And sometimes I get confused as to which is the common case and which is the edge case. For example, h4rr4r has pointed out that whenever someone brings up Netflix as an alternative to cable television, I often bring up the fact that Netflix lacks sports. I try to phrase it like "Netflix is fine for people who aren't into sports", recognizing that both non-sports-fan and sports-fan markets exist but apparently putting undue emphasis on the sports-fan market. This goes back to discussions that I've had with heads of household in my survey sample. They tell me they don't see how Netflix would be worth an extra $7.99 per month on top of what they already pay for TV. So I try to make room for Netflix in their budget by suggesting how much they could save by switching from cable Internet+cable TV or fiber Internet+satellite TV to their current Internet+Netflix, and then they mention sports. I guess the survey sample of households in my extended family with broadband access must be a biased sample with more sports fans than the general population, and thus I have a biased view of the relative size of the sports-fan and non-sports-fan markets.
This discussion has been automatically archived by Slashdot. Please take your replies to this page.
USA already has other public options: public schools and USPS Priority Mail over private schools and UPS 3 Day Select.
My signature points out that the United States has a history of public and private sectors competing in a given sector. For example, an engineering student in Indiana can go to Rose-Hulman Institute of Technology (private), or she can go to Purdue University (public). An online hobby store can ship packages to customers with United Parcel Service (private), or it can ship them with United States Postal Service (semipublic, funded by an exclusive contract with the US Government for mailing letters).
As of the third quarter of 2009, health insurance for United States residents under age 65 is mostly provided by employers, who make insurance available to their employees. But not all employers are large enough to qualify for group insurance plans, and some employers even restrict employees to part-time hours so that they don't have to offer coverage. Some insurers offer individual plans, but these are known for refusing to cover people with any of several sorts of preexisting conditions. Estimates of the number of documented U.S. residents without health insurance range from 8 million to 47 million.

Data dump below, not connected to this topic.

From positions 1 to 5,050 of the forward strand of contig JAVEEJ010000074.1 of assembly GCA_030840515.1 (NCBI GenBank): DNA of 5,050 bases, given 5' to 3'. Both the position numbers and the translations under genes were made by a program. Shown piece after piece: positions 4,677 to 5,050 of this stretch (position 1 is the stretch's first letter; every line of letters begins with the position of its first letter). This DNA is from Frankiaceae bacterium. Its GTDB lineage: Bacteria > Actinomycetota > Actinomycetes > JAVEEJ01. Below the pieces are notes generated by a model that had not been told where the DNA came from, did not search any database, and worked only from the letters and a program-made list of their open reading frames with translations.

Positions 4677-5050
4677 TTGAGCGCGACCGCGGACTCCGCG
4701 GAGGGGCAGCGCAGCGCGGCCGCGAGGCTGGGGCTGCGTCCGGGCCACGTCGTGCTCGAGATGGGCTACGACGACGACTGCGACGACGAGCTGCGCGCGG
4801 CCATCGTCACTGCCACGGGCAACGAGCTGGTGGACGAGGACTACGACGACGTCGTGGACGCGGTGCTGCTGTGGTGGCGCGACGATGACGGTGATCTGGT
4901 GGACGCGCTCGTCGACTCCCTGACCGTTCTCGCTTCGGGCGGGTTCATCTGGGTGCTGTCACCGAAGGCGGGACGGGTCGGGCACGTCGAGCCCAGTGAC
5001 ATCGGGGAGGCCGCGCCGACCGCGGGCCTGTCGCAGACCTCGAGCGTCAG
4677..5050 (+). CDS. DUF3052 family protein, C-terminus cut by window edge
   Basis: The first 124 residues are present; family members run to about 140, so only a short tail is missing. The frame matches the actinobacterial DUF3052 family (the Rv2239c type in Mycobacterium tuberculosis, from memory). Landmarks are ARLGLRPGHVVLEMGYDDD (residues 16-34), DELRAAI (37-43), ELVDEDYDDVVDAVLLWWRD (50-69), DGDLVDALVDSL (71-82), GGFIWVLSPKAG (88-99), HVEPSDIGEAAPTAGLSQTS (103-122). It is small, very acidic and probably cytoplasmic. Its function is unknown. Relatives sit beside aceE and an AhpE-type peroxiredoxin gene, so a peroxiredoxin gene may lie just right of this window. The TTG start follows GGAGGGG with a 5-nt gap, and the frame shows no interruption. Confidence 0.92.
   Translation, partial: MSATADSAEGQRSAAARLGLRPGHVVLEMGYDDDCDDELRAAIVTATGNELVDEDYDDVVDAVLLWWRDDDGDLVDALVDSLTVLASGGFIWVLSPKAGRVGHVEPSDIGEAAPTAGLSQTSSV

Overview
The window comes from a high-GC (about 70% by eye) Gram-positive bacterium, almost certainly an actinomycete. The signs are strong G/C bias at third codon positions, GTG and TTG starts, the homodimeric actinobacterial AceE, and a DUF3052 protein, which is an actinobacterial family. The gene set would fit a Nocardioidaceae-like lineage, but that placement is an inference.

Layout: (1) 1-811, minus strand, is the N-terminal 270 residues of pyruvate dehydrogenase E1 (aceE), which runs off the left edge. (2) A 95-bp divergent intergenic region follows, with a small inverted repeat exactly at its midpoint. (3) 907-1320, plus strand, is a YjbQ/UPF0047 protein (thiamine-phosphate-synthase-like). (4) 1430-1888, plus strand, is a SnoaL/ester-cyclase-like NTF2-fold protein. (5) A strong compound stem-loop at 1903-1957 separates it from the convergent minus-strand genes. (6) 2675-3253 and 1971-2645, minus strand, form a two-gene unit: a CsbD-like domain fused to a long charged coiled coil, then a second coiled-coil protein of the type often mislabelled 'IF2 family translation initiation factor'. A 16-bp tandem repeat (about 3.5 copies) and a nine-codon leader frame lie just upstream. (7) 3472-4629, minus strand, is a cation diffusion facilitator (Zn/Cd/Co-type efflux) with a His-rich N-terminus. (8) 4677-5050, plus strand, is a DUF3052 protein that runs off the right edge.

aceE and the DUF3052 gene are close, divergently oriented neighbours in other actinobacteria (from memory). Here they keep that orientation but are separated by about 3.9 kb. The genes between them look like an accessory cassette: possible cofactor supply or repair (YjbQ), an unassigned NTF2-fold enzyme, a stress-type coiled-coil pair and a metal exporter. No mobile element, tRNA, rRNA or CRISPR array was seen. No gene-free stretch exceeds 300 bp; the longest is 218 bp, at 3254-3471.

The legislature of the United States, called the Congress, has recognized that the lack of universal coverage is holding America back compared to other highly-developed countries. Its members have been debating whether to form a public health insurer to compete with private insurers; this hypothetical insurer has been nicknamed "Public Option" or "Obamacare" in the news media. Some more fiscally conservative members of the Congress argue that any public option would distort the market, and people would leave their current plans and end up on Obamacare. Yes, some people will switch from their current insurer to Obamacare, but that's to be expected: people switched from UPS 3-Day Select when USPS introduced flat-rate shipping boxes.
And the so-called "death panel" is actually called iMac.
the point is the plaintiff has to prove that you HAVE copied their work, not that you have to prove it is entirely original. The comment regarding therefore no worry is if you have NOT copied someone else work (for instance with a home video of you children, unless the plaintiff is a stalker) is to do with the side of the burden of proof.